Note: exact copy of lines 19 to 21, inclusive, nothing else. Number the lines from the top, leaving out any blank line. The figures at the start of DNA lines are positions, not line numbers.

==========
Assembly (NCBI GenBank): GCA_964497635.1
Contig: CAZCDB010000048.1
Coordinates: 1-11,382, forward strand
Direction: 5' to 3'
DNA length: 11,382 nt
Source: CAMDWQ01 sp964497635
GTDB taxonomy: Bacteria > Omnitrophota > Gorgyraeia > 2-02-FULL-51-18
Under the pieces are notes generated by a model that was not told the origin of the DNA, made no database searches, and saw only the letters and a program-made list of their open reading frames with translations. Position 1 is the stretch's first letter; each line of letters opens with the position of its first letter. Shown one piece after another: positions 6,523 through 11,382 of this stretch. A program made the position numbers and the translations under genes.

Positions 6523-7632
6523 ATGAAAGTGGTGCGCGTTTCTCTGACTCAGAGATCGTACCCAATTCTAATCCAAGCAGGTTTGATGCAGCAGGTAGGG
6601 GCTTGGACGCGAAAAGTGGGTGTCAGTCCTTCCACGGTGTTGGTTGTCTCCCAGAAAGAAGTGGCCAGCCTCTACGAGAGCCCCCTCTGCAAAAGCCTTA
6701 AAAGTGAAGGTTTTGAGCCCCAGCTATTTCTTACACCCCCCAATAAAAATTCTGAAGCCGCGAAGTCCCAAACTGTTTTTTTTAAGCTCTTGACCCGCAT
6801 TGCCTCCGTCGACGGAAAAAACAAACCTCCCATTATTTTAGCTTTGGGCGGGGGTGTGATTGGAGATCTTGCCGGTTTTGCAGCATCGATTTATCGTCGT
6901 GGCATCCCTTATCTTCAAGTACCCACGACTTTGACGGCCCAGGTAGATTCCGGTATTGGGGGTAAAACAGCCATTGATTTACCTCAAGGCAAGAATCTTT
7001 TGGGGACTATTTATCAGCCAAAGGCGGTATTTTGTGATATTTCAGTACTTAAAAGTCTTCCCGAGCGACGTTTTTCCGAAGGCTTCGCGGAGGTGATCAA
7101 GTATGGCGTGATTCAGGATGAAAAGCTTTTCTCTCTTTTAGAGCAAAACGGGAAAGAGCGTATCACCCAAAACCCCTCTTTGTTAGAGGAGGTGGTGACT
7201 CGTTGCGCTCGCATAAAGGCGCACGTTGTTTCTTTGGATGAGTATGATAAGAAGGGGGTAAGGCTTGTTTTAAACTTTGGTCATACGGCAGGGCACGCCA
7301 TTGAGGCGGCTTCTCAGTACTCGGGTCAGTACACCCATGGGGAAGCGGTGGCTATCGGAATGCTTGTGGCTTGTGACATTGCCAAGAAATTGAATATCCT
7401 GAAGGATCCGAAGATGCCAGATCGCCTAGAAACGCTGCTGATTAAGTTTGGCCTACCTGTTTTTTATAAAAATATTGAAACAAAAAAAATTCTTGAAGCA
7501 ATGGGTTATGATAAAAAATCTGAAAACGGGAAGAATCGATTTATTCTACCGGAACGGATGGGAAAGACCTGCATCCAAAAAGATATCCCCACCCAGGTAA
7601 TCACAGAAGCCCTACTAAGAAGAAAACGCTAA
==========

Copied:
7401 GAAGGATCCGAAGATGCCAGATCGCCTAGAAACGCTGCTGATTAAGTTTGGCCTACCTGTTTTTTATAAAAATATTGAAACAAAAAAAATTCTTGAAGCA
7501 ATGGGTTATGATAAAAAATCTGAAAACGGGAAGAATCGATTTATTCTACCGGAACGGATGGGAAAGACCTGCATCCAAAAAGATATCCCCACCCAGGTAA
7601 TCACAGAAGCCCTACTAAGAAGAAAACGCTAA